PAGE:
Multi-factor global change experiments: what have we learned about terrestrial carbon storage and exchange?


Organized Session – 96th Annual Meeting, Ecological Society of America in Austin, Texas, August 2011

Interest in understanding the mechanisms controlling carbon exchange in terrestrial ecosystems has increased recently as these ecosystems sequester one quarter of anthropogenic CO2 emissions (IPCC, 2007). However, this carbon sink is vulnerable to global change. For example, climate projections indicate that temperatures will warm and precipitation patterns will be altered across the globe over the next century (IPCC, 2007). Simultaneously, terrestrial ecosystems are subject to increased nitrogen availability, tropospheric ozone, and atmospheric CO2 concentrations. Numerous studies have shown that single factor manipulations lead to dramatic shifts in ecosystem carbon dynamics (Lin et al., 2010). However, it is not always possible to predict the impacts of environmental change on the magnitude and direction of ecosystem carbon exchange based on manipulation of individual factors due to additive and synergistic effects (Heimann & Reichstein, 2008).

‘Global change experiments should consider not only the complexity of changes in the environment, but also the underlying structure of ecosystems …’

We led an organized oral session at the 96th Annual Meeting of the Ecological Society of America in Austin, Texas, to bring together multi-factor ecosystem-scale experiments and modeling efforts that have evaluated the effects of global change on carbon storage and exchange. Three major themes about global change experiments emerged in the session: trade-offs between capturing complexity and maintaining sensitivity to detect differences, the importance of understanding temporal variation and non-linear responses, and the importance of using different models for autotrophic compared to heterotrophic respiration for predicting CO2 losses.

Capturing complexity vs detecting differences

Multi-factor experiments have been increasingly utilized to examine interactions among changes in the environment. However, in conducting complex experiments, researchers may not have sufficient replication to detect significant differences between experimental treatments. While more complex experiments may allow us to examine multiple factors, teasing apart their interactions may prove to be challenging. Rich Norby (Oak Ridge National Laboratory, TN, USA) presented results from the ‘Old Field Community Climate and Atmosphere Manipulation’ (OCCAM) experiment, in which old-field assemblages in open-top chambers were exposed to combinations of ambient or elevated CO2 and temperature, and low or high soil moisture. Using examples from recent research (e.g. Wan et al., 2007; Classen et al., 2010; Kardol et al., 2010), he showed that drought induced the largest effect on productivity and carbon inputs to the soil, with few significant treatment interactions. He stressed that we should not sacrifice replication for complexity of experimental design. Experimental resources could be better spent by reducing treatment combinations, increasing replication, and analyzing interactions with naturally variable environmental factors.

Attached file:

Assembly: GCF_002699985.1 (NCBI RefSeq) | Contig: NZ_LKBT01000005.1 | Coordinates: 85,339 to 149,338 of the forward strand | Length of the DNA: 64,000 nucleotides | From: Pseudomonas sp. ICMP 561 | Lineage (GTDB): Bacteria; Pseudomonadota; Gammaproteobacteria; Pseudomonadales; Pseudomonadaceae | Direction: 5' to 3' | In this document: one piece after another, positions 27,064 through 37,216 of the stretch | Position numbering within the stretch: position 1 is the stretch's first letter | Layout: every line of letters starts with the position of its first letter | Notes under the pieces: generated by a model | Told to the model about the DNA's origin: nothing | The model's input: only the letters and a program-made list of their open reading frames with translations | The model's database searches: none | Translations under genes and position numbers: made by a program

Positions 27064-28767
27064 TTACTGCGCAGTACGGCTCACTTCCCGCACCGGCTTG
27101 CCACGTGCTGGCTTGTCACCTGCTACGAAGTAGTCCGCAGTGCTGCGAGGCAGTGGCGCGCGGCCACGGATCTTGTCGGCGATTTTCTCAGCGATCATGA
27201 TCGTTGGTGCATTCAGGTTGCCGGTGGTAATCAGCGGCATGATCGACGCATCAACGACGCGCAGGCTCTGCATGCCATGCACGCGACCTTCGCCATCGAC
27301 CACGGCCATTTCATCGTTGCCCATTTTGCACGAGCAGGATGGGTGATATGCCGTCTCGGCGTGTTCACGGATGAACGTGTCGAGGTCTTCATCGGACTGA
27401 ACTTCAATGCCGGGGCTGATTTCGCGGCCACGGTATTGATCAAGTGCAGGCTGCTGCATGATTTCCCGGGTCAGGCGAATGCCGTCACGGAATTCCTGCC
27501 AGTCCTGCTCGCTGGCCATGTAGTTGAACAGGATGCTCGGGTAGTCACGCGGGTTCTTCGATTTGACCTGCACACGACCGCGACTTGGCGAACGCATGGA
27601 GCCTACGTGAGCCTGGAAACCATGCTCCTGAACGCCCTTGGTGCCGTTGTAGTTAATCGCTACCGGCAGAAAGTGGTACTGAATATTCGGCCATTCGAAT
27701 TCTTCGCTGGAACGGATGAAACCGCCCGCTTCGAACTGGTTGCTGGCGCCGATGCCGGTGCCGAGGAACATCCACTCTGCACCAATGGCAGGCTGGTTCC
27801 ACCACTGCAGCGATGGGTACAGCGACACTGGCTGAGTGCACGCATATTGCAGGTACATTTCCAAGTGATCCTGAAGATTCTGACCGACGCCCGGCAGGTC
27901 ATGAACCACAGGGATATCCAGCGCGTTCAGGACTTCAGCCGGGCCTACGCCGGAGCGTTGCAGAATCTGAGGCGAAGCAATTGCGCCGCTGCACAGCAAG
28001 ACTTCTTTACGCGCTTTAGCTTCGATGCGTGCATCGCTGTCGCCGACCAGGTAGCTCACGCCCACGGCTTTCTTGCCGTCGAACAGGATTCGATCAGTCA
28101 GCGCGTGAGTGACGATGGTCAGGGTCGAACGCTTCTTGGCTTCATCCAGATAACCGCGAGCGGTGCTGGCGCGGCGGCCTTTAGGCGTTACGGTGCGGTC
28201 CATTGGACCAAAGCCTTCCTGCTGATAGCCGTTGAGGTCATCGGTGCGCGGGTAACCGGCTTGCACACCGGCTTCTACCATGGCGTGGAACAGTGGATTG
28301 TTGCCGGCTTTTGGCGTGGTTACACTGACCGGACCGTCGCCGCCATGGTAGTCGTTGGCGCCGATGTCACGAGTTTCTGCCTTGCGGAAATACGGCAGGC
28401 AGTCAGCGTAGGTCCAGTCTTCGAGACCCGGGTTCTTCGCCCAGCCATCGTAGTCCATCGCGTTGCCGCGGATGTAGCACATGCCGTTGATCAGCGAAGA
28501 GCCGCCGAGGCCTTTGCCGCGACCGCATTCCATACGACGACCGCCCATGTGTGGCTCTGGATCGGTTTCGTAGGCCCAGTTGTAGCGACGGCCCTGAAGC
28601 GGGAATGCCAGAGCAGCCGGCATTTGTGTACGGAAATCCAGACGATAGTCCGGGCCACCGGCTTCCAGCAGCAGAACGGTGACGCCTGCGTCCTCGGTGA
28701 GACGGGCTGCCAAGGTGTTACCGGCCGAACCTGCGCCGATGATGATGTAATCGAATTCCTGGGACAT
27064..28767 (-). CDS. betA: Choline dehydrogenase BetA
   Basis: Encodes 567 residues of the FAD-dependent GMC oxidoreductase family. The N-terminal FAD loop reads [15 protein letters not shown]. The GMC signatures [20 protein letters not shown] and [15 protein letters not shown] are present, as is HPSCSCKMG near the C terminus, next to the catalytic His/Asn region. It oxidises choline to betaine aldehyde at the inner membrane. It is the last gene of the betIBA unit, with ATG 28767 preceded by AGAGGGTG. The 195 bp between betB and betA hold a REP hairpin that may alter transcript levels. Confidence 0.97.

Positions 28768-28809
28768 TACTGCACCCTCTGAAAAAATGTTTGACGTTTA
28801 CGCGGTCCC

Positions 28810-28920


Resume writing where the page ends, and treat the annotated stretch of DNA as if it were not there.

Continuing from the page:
Global change experiments should consider not only the complexity of changes in the environment, but also the underlying structure of ecosystems, including soil type in mediating the response of soil carbon pools to environmental perturbations. For example, William Hockaday (Baylor University, TX, USA) described the use of chemical inventories to evaluate different organic compounds to provide insight into the response of carbon pools to global change. Using results from the CO2 Tunnel Experiment (Fay et al., 2009) in Temple, Texas, he showed that the stability and response of soil organic matter (SOM) to global change varies across soil types, thus providing an example of incorporating complexity in a way that informs results for multi-factor experiments.

Empirical multi-factor experiments provide understanding of short-term dynamics, yielding a glimpse of ecosystem responses to global change. By contrast, modeling efforts can be used to project the future response of ecosystems to environmental change, which can inform future empirical work and allow compromise between capturing complexity and having the statistical power to detect significant effects between experimental treatments. Paul Hanson (Oak Ridge National Laboratory, TN, USA) presented results from a multi-factor simulation experiment he and colleagues performed to examine the impacts of elevated CO2, ozone (O3), air temperatures, and precipitation on a variety of ecosystem processes (Hanson et al., 2005). Initial findings showed that the combined effects of these environmental changes resulted in a simulated 29% reduction in mean annual net ecosystem exchange of carbon. However, when they took into account physiological adjustments (e.g. acclimation of leaf respiration to warming), the combined influence resulted in a 20% increase in net ecosystem exchange, rather than a decrease. Without the use of both models and understanding of fine-scale physiological processes revealed from experiments, Hanson and colleagues would not have been able to accurately simulate the future response of net ecosystem carbon exchange to multiple changes in the environment.